Congrats for a stunning issue on 50 years of sports photography (The Pictures, April 26). SI was and is the pinnacle of the art form. Employing masters like Walter Iooss Jr., Heinz Kluetmeier, Neil Leifer, John G. Zimmerman and many others, SI has set a standard for all magazines. I chose my college major and my career because of your influence. I am now employed at a newspaper in northwestern Wisconsin—a photographer with a dream of someday having a photo run in the pages of SPORTS ILLUSTRATED alongside the work of my past and present heroes.
JED CARLSON, Superior, Wis.
I found your foldout on photographing the Kentucky Derby (We Shoot Horses, Don't We?) interesting and revealing, but it's an oversight to not include any photos of Secretariat, Seattle Slew or Affirmed, the only Triple Crown winners in SI's history. This is proving to be one of the most difficult accomplishments in sports and seems deserving of at least one image in your otherwise comprehensive collection.
MICHAEL GENARO, Greenwich, Conn.
One photo is conspicuous by its absence—Neil Leifer's picture of Ron Turcotte looking toward the camera while riding Secretariat during the 1973 Belmont Stakes. It defines the preparation and good fortune that are the hallmarks of Leifer's remarkable volume of work.
RON ROSE, Peoria, Ariz.
Where was Yankees third baseman Graig Nettles catching a line drive in the hole while fully extended about three feet off the ground during the 1978 World Series.
NATHAN KITTNER, Hackensack, N.J.
How could you publish Best of the '70s and not provide one image of Don Shula's '72 Dolphins, the only undefeated team in NFL history?
ALAN HUBBARD, Jacksonville
Never on Sunday
Rick Reilly sounded a note of gospel truth in his take on Sunday sports (THE LIFE OF REILLY, April 26). As an avid sports fan and an evangelical Christian, I've had to face the reality that the demands of sports participation effectively exclude anyone who is determined to observe the Sabbath day. As Reilly implies, the future will reveal how this total commitment to competition affects youngsters' development. The more immediate choice for Christians is which god they will serve on Sunday.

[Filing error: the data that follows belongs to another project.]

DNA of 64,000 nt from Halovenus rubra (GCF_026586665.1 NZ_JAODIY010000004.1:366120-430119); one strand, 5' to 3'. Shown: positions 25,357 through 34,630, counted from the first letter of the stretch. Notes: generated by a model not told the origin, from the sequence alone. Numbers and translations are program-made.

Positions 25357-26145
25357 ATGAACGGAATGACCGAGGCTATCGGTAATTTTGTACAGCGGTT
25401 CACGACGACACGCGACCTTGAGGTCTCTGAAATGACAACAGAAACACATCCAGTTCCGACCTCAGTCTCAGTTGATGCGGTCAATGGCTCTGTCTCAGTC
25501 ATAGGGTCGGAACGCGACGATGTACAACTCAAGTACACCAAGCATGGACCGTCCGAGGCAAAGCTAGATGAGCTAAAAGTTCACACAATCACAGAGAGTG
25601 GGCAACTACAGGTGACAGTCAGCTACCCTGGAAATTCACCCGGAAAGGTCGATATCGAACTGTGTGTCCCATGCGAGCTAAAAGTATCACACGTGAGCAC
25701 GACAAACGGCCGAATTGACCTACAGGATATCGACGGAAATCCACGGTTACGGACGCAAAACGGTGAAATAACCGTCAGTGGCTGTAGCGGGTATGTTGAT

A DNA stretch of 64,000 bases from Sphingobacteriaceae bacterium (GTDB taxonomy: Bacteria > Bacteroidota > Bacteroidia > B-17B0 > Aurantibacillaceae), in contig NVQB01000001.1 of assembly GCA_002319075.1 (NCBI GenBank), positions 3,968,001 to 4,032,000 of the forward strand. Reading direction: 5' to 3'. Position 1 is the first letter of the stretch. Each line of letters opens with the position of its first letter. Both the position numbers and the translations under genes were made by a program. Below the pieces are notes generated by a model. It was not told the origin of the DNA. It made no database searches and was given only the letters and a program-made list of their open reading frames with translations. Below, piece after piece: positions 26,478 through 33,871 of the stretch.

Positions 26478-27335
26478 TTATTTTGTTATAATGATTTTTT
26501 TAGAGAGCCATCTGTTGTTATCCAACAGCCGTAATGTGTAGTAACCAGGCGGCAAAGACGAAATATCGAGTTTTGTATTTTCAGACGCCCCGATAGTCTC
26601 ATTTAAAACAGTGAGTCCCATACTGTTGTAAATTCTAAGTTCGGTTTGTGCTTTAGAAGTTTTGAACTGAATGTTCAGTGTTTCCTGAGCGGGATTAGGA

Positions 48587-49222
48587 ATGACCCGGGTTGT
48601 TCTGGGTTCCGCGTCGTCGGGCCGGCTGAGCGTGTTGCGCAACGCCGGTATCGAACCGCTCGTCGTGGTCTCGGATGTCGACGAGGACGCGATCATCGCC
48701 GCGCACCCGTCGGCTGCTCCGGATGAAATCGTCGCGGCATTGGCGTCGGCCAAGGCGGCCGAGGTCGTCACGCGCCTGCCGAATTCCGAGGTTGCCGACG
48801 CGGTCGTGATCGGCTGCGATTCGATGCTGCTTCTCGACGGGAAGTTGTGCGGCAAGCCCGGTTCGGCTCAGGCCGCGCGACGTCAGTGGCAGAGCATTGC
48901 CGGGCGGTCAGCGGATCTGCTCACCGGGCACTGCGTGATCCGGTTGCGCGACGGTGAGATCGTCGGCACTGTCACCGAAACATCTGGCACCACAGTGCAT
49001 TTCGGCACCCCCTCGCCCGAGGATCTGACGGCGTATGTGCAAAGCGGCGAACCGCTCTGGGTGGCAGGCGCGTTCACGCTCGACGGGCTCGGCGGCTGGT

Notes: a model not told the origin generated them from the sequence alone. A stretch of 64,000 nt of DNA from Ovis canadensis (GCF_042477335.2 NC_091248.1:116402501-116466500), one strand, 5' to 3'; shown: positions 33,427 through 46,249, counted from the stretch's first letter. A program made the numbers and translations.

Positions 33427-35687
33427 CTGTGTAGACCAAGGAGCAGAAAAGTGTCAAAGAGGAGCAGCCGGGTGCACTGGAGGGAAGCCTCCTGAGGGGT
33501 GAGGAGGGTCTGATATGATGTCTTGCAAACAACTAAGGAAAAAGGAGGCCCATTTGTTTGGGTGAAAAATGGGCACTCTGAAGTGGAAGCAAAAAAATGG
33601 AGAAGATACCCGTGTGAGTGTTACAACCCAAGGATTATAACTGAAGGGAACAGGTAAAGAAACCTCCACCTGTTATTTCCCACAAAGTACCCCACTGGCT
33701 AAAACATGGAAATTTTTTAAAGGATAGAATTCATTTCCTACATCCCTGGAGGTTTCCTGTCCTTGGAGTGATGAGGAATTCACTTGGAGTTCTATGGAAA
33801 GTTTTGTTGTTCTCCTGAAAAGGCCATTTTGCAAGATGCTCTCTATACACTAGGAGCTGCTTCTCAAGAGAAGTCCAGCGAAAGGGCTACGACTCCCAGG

SCOTT A. SWANSON, La Mirada, Calif.
My kids' soccer league won't schedule Sunday matches earlier than 1 p.m. However, despite protests, the league continues to schedule matches on Saturday mornings, thus forcing Jewish families to choose between soccer and synagogue. This disregard for worshipful non-Christians is reflected by Little Leagues that also schedule Saturday morning games and by high schools that play football on Friday evenings. Reilly's outrage about spirituality and sports is well founded, but he should realize that not every religious person in this country attends services on Sundays.
IRA LACHER, Des Moines
I have been a pastor for 14 years, and I have two sports-crazy sons, 12 and 11, who are immersed in baseball and basketball. This country no longer seems to have time to search for answers to the nagging feeling of emptiness that eventually will plague every soul. Instead, we use our children to put one more notch on our holster in the hope that those fleeting feelings of success will overwhelm our much deeper need to understand the very purpose for which we have been made. What is that purpose, you ask? I don't know. I'll get to it later. I'm late for our first-round tournament game.
DAVID D. SWANSON, Fort Myers, Fla.
Blaming youth sports for the decline in devotion is a stretch. If the games stopped tomorrow, the churches wouldn't be full this Sunday, but the playgrounds would.
DAVE WILLIAMS, Woodinville, Wash.
Please show us Walter Iooss Jr.'s 1963 Steelers-Giants photograph of which he said, in Playing with Time, "I may never take a better football picture."
CARL ALLAMANNO, San Leandro, Calif.